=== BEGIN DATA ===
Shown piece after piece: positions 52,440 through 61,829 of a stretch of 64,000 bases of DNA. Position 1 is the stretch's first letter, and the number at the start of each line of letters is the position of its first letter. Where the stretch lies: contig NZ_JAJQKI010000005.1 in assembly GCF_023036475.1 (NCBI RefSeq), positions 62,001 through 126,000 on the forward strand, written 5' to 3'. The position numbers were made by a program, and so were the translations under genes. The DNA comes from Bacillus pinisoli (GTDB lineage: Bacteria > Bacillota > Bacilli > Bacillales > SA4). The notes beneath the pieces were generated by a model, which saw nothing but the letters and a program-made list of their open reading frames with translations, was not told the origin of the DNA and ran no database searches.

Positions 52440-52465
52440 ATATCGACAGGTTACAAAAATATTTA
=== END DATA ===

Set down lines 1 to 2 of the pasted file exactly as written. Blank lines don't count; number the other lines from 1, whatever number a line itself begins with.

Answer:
Shown piece after piece: positions 52,440 through 61,829 of a stretch of 64,000 bases of DNA. Position 1 is the stretch's first letter, and the number at the start of each line of letters is the position of its first letter. Where the stretch lies: contig NZ_JAJQKI010000005.1 in assembly GCF_023036475.1 (NCBI RefSeq), positions 62,001 through 126,000 on the forward strand, written 5' to 3'. The position numbers were made by a program, and so were the translations under genes. The DNA comes from Bacillus pinisoli (GTDB lineage: Bacteria > Bacillota > Bacilli > Bacillales > SA4). The notes beneath the pieces were generated by a model, which saw nothing but the letters and a program-made list of their open reading frames with translations, was not told the origin of the DNA and ran no database searches.

Positions 52440-52465